Highlighting the Other Driver’s Even Worse Record

 One of the most useful things to do is simply check out the other driver’s record. Even if there is clear evidence that they were at fault in this particular accident, it’s useful to show they’ve also driven poorly in the past. This can establish that the other driver is very reckless and would be likely to get into accidents regardless of how you were driving. Using this strategy is particularly likely to work in your favor if you can show the other driver’s record is even worse than yours.

Providing Evidence You Were Driving Safe That Day

 A bad driving record doesn’t necessarily prove anything about how you were driving on the day of the accident. In many cases, it can be helpful to brush it aside and instead focus on the accident itself. Your lawyer can help you collect evidence such as video footage from nearby doorbell cameras or witness testimony from people at the accident. They can also get documentation from expert witnesses who use things like the damage on the car to recreate how you were driving in the moments before the accident. All of this evidence can combine to show that you were driving normally and prove liability for the accident rests solely with the other driver.

Collecting Detailed Proof of Medical Injuries

 If your lawyer suspects the other side will try to claim your injuries were pre-existing, they may recommend some very thorough medical examinations. You can benefit from collecting past medical records to show that previous crashes didn’t hurt you, and you can also use a doctor’s testimony to show that your injuries are recent. Keep in mind that even if you did get injured in a prior crash, you can still get compensation if the new crash worsened your pre-existing condition. As long as you can show the accident changed your health for the worse, you have a case.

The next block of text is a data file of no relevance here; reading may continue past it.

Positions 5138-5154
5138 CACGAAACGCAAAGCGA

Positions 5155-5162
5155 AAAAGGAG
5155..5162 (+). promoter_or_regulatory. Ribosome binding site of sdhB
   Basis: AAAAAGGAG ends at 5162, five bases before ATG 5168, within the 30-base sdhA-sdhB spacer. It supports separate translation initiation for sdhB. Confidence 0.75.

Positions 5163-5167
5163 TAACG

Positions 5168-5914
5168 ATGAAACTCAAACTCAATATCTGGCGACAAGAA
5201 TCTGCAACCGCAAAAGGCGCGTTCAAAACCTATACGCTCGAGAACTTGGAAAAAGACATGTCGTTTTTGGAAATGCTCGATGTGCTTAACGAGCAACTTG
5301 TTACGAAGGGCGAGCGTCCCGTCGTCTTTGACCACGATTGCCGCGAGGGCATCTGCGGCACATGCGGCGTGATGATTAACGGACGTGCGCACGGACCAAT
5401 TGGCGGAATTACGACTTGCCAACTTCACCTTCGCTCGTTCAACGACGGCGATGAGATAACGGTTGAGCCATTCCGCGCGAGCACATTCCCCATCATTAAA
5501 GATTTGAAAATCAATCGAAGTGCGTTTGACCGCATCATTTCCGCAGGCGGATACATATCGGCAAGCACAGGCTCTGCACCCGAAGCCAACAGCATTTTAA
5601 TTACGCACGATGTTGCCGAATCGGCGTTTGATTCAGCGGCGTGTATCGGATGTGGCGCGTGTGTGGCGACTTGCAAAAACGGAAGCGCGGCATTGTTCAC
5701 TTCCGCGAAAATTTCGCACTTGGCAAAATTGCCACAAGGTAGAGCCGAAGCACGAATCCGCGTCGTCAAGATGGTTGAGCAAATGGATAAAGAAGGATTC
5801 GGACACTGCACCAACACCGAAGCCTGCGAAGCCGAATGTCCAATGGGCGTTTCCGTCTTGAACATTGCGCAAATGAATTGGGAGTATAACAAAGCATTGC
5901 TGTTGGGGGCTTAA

Other Ways Your Driving Record Can Affect Your Case

 Don’t forget that your driving record can also be quite useful for you. Though most people’s main worry is that their driving record can harm their claim, it can also support your case. If you have a fairly good driving record, you can use it to prove that you’re a safe driver. Of course, the best record is one with no crashes or tickets, but you are also in a good position if you have no recent violations or crashes and can show you took driving lessons after any previous incidents.

 A good driving record can be particularly important in situations where there were no witnesses or other helpful evidence. In a case that comes down to which party the court believes, a stellar driving record can be a great way to establish your reliability. Even if the other party doesn’t choose to pull up your driving record, it can be very useful to go ahead and get this documentation. You can use it to show that you are generally a safe, cautious driver who is unlikely to get into accidents unless another driver is being negligent.

 If you’ve been the victim of an accident recently, it’s important to talk to an experienced attorney as soon as possible. A personal injury lawyer can help you navigate all the steps of making a claim and proving that you deserve compensation. Haney Paschal & Romoser have a team of highly qualified lawyers available to assist you. To schedule a free consultation, contact us today.